St. Clair Board of Aldermen approved an ordinance that redirects airport funding during Monday’s meeting.

In an interview after the meeting, City Administrator Travis Dierker said Missouri airports have the option to apply for funds through the Missouri Department of Transportation that can be used for upgrades and projects.

The funds originally come from the Federal Aviation Administration and airports have to match a certain amount. Although the funds are not guaranteed, Dierker said this ordinance allows for the monies to go toward other airports in the state, rather than going back to the FAA.

This particular ordinance has been passed annually since the city has started the closure process for the St. Clair Regional Airport, he said.

“Basically (we’re) saying we’re not interested in doing any major upgrades at the airport, so we’re not interested in taking any more federal funds,” Dierker said.

The board voted 4-0 in favor for the transfer of entitlements with the Missouri Department of Transportation Aviation Section.

Background

The St. Clair Regional Airport will tentatively close Nov. 1.

Letters have been sent out notifying the six tenants of the closure. Their leases are set to end Oct. 29.

A closing document will be presented to the board and Mayor Ron Blum for review at the next city meeting. The document will be signed by Blum and MoDOT officials on Nov. 1 in St. Louis.

A week before the signing, Dierker said a notam of airmen will be given out stating that no planes will be allowed in or out.

The airport closing has been in the works since 2006, when city officials started pushing for legislation that would allow them to close the airport.

Sen. Claire McCaskill sponsored SB 2759, which she introduced to the Senate Committee on Commerce, Science and Transportation on July 31, 2014 during the 113th session of Congress.

It passed out of that committee without comment and was forwarded to the full Senate that September. Sen. Roy Blunt, cosponsored the bill.

The Senate approved the legislation in early December of 2014, and the House of Representatives approved it on Dec. 9. In both chambers, the measure passed on a voice vote. U.S. Rep. Blaine Luetkemeyer worked the bill through the House.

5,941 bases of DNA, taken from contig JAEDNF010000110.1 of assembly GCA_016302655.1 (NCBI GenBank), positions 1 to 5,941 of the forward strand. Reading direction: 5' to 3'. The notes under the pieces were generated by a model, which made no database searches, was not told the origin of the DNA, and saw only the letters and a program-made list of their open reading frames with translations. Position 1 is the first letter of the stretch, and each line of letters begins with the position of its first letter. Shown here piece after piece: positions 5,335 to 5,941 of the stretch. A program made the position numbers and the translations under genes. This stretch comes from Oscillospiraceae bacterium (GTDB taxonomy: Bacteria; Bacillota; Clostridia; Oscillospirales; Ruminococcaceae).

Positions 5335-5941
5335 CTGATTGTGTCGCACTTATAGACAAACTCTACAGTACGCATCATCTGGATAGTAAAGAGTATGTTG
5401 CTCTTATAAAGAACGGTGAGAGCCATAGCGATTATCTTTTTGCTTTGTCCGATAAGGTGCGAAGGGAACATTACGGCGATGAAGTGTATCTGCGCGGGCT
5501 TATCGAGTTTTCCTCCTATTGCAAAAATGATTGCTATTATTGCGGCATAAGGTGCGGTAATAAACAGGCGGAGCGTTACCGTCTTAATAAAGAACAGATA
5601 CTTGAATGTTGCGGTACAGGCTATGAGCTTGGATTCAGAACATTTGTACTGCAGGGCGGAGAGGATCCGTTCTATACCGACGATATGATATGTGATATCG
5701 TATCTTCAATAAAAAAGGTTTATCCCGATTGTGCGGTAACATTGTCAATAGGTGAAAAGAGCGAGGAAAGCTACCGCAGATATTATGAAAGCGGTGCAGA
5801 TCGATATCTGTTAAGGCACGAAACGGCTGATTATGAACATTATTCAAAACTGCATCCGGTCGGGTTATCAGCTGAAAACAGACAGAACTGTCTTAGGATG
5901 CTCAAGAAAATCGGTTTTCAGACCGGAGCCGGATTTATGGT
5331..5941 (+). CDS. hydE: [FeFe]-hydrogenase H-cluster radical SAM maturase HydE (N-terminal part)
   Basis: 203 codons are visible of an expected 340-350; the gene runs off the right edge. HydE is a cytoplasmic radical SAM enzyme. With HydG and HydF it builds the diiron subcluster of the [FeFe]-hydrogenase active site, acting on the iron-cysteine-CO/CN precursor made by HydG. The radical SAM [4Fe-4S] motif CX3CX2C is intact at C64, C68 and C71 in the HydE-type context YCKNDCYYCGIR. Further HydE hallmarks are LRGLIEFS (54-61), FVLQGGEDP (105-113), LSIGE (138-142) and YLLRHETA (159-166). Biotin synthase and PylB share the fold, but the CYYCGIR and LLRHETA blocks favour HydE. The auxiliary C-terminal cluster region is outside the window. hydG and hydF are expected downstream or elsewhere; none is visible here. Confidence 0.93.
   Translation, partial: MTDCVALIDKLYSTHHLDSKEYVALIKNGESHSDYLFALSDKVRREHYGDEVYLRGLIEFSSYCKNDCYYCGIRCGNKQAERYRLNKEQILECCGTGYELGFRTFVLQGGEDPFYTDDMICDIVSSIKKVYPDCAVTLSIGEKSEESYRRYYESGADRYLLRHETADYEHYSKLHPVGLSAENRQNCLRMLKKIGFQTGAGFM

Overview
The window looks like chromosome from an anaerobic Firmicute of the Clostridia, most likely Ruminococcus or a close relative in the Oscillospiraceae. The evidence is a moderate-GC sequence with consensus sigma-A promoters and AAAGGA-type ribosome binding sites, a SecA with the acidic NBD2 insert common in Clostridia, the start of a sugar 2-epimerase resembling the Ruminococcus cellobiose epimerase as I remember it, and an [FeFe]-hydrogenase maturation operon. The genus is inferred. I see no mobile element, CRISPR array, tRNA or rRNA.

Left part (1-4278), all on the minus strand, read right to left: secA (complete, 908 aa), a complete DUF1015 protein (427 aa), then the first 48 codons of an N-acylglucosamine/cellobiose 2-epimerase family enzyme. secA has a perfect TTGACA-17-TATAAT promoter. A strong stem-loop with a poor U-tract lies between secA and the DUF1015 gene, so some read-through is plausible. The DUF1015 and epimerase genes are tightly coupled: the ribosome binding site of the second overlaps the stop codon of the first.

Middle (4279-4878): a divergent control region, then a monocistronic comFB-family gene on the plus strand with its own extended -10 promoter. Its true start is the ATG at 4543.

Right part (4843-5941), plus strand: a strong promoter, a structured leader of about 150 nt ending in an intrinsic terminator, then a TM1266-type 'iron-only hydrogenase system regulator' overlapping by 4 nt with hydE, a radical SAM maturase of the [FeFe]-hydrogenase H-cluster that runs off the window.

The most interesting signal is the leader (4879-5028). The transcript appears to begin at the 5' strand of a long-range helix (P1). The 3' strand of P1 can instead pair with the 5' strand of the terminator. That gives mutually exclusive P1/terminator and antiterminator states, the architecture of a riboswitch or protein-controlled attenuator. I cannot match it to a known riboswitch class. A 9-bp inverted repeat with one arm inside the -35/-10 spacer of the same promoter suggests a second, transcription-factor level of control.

Online information about the bill states it was passed by both chambers in identical form.

SB 2759 states that it is “a bill to release the city of St. Clair from all restrictions, conditions and limitations on the use, encumbrance, conveyance and closure of the St. Clair Regional Airport.”

Additional language in the bill provides details regarding the closure process and the transfer of assets, revenues and equipment as well as the monetary value of the property and the worth of the unamortized federal grants turned over to MoDOT and the FAA.

The legislation is a stand-alone bill, meaning there is nothing else attached to it. Former President Barack Obama signed the bill in Dec. 12, 2014.

The closure has been a priority of Mayor Ron Blum’s administration since he first took office in 2007.

His goal is to have the land developed for retail use, but there also could be some industry developed on the 135 acres of property, all located within city limits.

The land where the airport sits, between Interstate 44 and Highway 47 on the north side of the city, is included in a tax increment financing district that was approved by the board of aldermen in 2009.

A TIF is a public financing method for municipalities using future gains in taxes to finance current improvements which theoretically will create the conditions for those future gains. It allows for redevelopment and community improvement projects.

In May, an environmental assessment necessary to close the airport was completed. A “finding of no significant impact” notice for the airport’s environmental assessment can be found at the St. Clair Scenic Regional Library and through the Federal Aviation Administration.

As part of the closing process, the land must meet the requirements under the National Environmental Policy Act of 1969.

One of the requirements included an environmental assessment that would check the ground for wetlands, artifacts, endangered species, hazardous waste and other issues that could impact the ground.

In 2015, the city hired a company to perform an environmental assessment, which was submitted and approved in May.